Truth about GMO

Discussion in 'Biology & Genetics' started by Locust, Aug 23, 2014.

  1. Locust Registered Member

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    62
    1. There is a big difference between genetic engineering and traditional breeding techniques.
    2. GMO doesnt increase yields.
    3. GMO doesnt reduce use of pesticides.
    4. Money-farmers needs to invest more money and depends on Corporations.
    5. GMO reduce fertility, birth defects, it effects immune system and cause cancer. Also GMO corn was found to be toxic
    6. There is no reason why shouldnt we label GMO food.
    7. There is huge conflict of interests in agriculture industry.
    8. GMO contaminate environment
    9. There is no scientific consensus on GMO safety.

    I can elaborate each point and provide aditional informations.
     
    Last edited: Aug 24, 2014
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  3. Dinosaur Rational Skeptic Valued Senior Member

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    Locust: From your Opening Post
    Gee: Do farmers plant GMO crops because they are stupid? Do they have some reasons which over ride the above?
    The FDA allows crops with such adverse effects to be sold? Nobody sues due to these adverse health effects? Maybe somebody should get in touch with tort Attorneys. It looks like a situation for some lucrative class action law suits.
    Agreed: There is conflict of interest in many commercial activities. Which (if any) relate to GMO crops?

    I seem to remember a SciAm article which was no worse than neutral on GMO crops & might have indicated that they were either not a problem or were a good idea. I do not remember the details of the article & could be wrong about the opinion expressed.
     
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  5. Locust Registered Member

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    I never said that farmers were stupid but decived perhaps. Do they need too buy seeds each year? Were your ancestors buy seeds each year? No.
    2009 report demonstrated that GMO soy and corn not increase yields over traditional farming.
    Even more stuning is that study from 2008 which conclude that organic farming with little or no pesticide can increase yields by 116%.
    In 2012 research found that that the rise of glyphosate-resistant “superweeds” in the wake of the GMO revolution has actually increased pesticide use in the last 15 years by 183 million kilograms, or 7%. The study estimated that if new strains of GM corn and soybeans are approved for commercial use, herbicide use could increase by a whopping 50%
    FDA doesnt test GMO.Even worse. Scientists must ask corporations for permission before publishing independent research on genetically modified crops.
    There are material for attorneys. Talking about FDA and conflict of interests.

    From wiki:

    "Michael R. Taylor is the Deputy Commissioner for Foods at the United States Food and Drug Administration (FDA)....
    ...Taylor became a staff attorney for the FDA, where he was executive assistant to the Commissioner.[1][2]
    In 1981 he went into private practice at King & Spalding, a law firm, one client of which was the biotechnology company Monsanto,[3] where he established and led the firm's food and drug law practice.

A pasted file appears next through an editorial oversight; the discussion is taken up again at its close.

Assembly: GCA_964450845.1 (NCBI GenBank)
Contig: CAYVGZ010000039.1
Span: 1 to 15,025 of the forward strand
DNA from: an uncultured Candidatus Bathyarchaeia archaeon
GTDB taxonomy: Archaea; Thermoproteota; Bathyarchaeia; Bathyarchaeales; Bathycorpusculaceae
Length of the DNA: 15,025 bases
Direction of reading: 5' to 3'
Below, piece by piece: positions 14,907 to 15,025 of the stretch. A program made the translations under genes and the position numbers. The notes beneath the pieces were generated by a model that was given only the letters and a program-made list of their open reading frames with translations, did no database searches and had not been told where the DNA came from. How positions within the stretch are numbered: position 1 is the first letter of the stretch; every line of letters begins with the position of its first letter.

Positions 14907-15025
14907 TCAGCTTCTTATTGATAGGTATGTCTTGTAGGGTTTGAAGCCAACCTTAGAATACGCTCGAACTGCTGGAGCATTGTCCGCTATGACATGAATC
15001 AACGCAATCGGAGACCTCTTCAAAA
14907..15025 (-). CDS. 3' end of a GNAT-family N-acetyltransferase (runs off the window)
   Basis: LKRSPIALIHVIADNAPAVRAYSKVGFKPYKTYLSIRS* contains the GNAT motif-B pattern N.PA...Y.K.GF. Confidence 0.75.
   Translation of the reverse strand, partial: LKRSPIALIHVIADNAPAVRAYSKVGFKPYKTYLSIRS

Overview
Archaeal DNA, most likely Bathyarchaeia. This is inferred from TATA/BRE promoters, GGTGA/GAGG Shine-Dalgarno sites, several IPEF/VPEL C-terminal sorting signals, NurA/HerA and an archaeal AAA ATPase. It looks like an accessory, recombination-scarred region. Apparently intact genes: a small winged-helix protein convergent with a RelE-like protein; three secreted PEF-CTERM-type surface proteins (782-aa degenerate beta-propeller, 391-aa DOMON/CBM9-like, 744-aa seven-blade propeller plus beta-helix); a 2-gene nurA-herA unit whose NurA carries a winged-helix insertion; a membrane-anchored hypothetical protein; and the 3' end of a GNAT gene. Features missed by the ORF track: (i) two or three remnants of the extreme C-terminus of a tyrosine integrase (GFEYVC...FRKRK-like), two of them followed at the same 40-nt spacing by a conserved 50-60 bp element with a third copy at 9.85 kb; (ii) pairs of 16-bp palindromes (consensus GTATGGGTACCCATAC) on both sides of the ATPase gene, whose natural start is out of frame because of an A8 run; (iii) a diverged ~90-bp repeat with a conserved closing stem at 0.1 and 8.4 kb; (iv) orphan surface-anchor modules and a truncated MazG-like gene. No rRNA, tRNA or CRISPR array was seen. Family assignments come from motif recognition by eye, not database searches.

Advocates in favor of organic food have criticized Taylor for taking this stance and have attributed the stance not to a good faith effort to reasonably regulate, but to an alleged desire to benefit Monsanto financially.[6]
    On July 17, 1991, Michael Taylor left King & Spalding, returning to the FDA to fill the newly created post of Deputy Commissioner for Policy."
     
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  7. Russ_Watters Not a Trump supporter... Valued Senior Member

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    Locust, those are basically all pseudo a environmentalist lies and misrepresentations. Sorry, but you drank the wrong Kool-aid.
     
  8. Aqueous Id flat Earth skeptic Valued Senior Member

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    6,152
    Surely you meant Jello shots, Russ, how else could we have made it through the finals?

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    Locust,

    GMO is not / cannot be inherently evil. We would have to break down each of the complaints and treat them individually. I'll pick two:

    (1) GMO is harmful to consumers because is passes artificial DNA into the human gut

    DNA of a food does not affect the consumer. Evidence: the human gut dissolves the DNA into amino acids before digestion is complete. It matters not what order those amino acids appear in the polymer.

    (2) GMO is harmful to farmers / fields because it is invasive.

    This is no different than planting oriental bamboo in the Mississippi delta, or growing peanuts. The invasive species is the one selected by the farmer which was not there before she planted it.
     
  9. Locust Registered Member

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    62

    I agree. I just used different term for GMO. Lysenkosim.

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  10. Locust Registered Member

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    62
    Yes it does. We found round up in human organism. Also as I stated before GMO cause cancer, effects immune system et cetera.
    I would post links of studies but I cant since I dont have 15 posts.
     
  11. zgmc Registered Senior Member

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    756